WICHITA, Kan. (AP) _ A Kansas doctor and his wife are appealing decades-long prison sentences for running a clinic linked to 68 overdose deaths. Their attorneys filed notice Tuesday of their decision to challenge the sentences to the 10th Circuit Court of Appeals. Stephen Schneider was resentenced last month again to 30 years, while his wife, Linda, was again given 33 years. Their resentencing came in the wake of a 2014 U.S. Supreme Court ruling that the victim's drug use had to be the actual cause of death, not merely a contributing factor. But the ruling ultimately did nothing to change the length of their prison sentences.  The Haysville couple was convicted in 2010 of conspiracy to commit health care fraud resulting in those deaths, unlawfully prescribing drugs, health care fraud and money laundering. 


Garden City Man Sentenced in Child Porn Case 

WICHITA, Kan. (AP) _ A Garden City man has been sentenced to nine years in federal prison for distributing child pornography. According to U.S. Attorney Barry Grissom, 33-year-old Alfredo Franco Jr. was sentenced Tuesday. He had pleaded guilty to one count of distributing child pornography. Prosecutors say Franco downloaded and shared child pornography over the Internet from June 2012 to November 2013. Grissom says that during the execution of a search warrant at Franco's home, investigators found images with creation dates that spanned a year's time on his computer. 


Kansas Winter Wheat Planting, Corn Harvest on Schedule

WICHITA, Kan. (AP) — The latest government snapshot shows Kansas farmers have now planted 69 percent of their 2016 winter wheat crop. The National Agricultural Statistics Service reported Tuesday that about 34 percent of the wheat has already emerged. Harvest of fall crops also is making progress in the state. An estimated 76 percent of the corn has been harvested, well ahead of the 68 percent average for this time of year. About 37 percent of the sorghum and 31 percent of the soybeans also have been cut. Sunflower harvest has now begun in Kansas with 5 percent harvested. Fourth cutting of alfalfa is 90 percent finished.


Man Drives Van Carrying Ammunition over Missouri Field Fire 

LIBERTY, Mo. (AP) — A man thought driving a van loaded with ammunition over a garbage fire in western Missouri would be a good way to extinguish the blaze. He was wrong. Clay County (Missouri) Sheriff's spokesman Jon Bazzano told The Kansas City Star that a deputy saw a van burning in a field outside Liberty on Tuesday and heard live ammunition going off. The deputy also found the vehicle owner nearby watching the fire. The owner had been burning garbage when the fire got out of control. He tried to put the fire out by driving the van over the flames, but the van tires ignited, sending him scurrying because his vehicle was loaded with firearms ammunition and a tank of gas. Firefighters controlled the fire. The man wasn't immediately cited for any violations.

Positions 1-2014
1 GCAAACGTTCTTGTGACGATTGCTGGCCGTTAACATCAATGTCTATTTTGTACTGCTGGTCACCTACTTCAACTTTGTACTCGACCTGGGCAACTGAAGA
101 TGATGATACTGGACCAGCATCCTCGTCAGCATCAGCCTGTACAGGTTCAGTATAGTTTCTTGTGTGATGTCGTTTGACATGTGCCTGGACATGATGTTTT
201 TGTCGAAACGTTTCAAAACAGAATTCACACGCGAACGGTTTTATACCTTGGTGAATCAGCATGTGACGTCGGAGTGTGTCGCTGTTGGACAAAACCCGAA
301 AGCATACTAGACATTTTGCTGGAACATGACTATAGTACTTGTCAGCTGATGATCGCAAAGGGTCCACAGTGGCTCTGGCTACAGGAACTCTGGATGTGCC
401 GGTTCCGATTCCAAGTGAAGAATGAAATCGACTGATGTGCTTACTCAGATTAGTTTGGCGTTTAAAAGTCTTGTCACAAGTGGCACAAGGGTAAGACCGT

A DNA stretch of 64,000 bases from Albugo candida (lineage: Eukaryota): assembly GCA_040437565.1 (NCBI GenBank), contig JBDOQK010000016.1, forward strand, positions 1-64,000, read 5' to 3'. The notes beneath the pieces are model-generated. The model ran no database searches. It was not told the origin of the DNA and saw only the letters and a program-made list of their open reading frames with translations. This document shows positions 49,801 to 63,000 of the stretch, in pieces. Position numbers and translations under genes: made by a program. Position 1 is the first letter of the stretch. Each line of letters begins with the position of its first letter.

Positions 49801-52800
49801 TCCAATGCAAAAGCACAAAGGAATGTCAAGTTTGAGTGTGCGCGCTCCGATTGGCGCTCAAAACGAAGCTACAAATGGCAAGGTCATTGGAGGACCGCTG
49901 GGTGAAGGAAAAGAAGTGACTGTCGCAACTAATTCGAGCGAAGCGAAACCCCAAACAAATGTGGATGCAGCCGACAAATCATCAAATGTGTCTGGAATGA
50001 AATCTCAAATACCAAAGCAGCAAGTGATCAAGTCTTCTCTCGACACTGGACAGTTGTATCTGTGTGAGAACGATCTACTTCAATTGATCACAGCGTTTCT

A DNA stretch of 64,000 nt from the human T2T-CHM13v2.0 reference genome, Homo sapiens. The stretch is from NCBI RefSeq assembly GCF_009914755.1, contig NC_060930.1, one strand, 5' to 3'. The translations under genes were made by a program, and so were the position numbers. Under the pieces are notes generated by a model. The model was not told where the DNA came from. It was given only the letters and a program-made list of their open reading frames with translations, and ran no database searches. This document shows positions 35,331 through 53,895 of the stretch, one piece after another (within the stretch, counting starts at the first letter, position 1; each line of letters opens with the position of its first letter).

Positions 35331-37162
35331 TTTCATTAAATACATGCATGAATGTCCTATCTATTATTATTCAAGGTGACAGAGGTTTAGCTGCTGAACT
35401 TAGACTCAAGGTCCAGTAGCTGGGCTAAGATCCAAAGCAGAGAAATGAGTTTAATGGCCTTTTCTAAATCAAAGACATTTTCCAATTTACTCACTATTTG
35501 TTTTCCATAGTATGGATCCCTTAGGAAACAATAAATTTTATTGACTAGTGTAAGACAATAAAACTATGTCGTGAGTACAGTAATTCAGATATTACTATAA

Jet Aborts Takeoff When Car Makes Wrong Turn onto Runway 

LOS ANGELES (AP) — Federal officials say a plane carrying 78 people was forced to abort a takeoff at Los Angeles International Airport when a car made a wrong turn onto a runway. The Federal Aviation Administration says the incident shortly before noon Tuesday involved a Compass Airlines twin-engine jet bound for Kansas City. The Los Angeles Times reportsan alarm sounded in the control tower when a worker driving an airport vehicle mistakenly turned onto the runway from a taxiway. After air traffic control canceled the takeoff, the pilot applied the brakes and pulled off the runway after traveling a few thousand feet. No injuries were reported. The newspaper says the jet and car were apparently several thousand feet apart when the airliner came to a stop.


Royals Pay Tribute to 2 Firefighters Killed in KC Blaze

KANSAS CITY, Mo. (AP) _ The Kansas City Royals honored two firefighters who were killed while fighting a massive blaze that engulfed an apartment building. Two other firefighters were injured when the building collapsed in Kansas City, Missouri, on Monday night, shortly after fire crews evacuated its residents and rescued two people from the second story. The two injured were hospitalized in stable condition. Royals first baseman Eric Hosmer, whose father Mike is a retired Miami firefighter, wore a Kansas City Fire Department shirt during batting practice on Tuesday. So did third baseman Mike Moustakas, while pitcher Jeremy Guthrie wore a hat honoring the department. The Royals forced Game 5 in their AL Division Series against the Houston Astros with a dramatic late-inning comeback. The decisive game is set for tonight (WED) in Kansas City. 


Vikings' Peterson, Chiefs' Charles Relate on ACL Injuries 

KANSAS CITY, Mo. (AP) — Minnesota Vikings star Adrian Peterson offered encouragement to Jamaal Charles on Wednesday, three days after his Kansas City Chiefs counterpart sustained a torn ACL in his right knee against Chicago. It was Charles who, after tearing his left ACL four years ago, reached out to Peterson later in the season. Minnesota's running back had just torn the same ligament in his knee that December. Both players returned from their injuries the following season. Peterson said he can't imagine having to go through the painful hours of rehabilitation for a second torn ACL, which Charles is facing. But he also said that his fellow Texan has the "God-given ability" to come back from such a devastating injury. The Chiefs visit the Vikings on Sunday.


The AP is one of the largest and most trusted sources of independent newsgathering, supplying a steady stream of news to its members, international subscribers and commercial customers. AP is neither privately owned nor government-funded; instead, as a not-for-profit news cooperative owned by its American newspaper and broadcast members, it can maintain its single-minded focus on newsgathering and its commitment to the highest standards of objective, accurate journalism.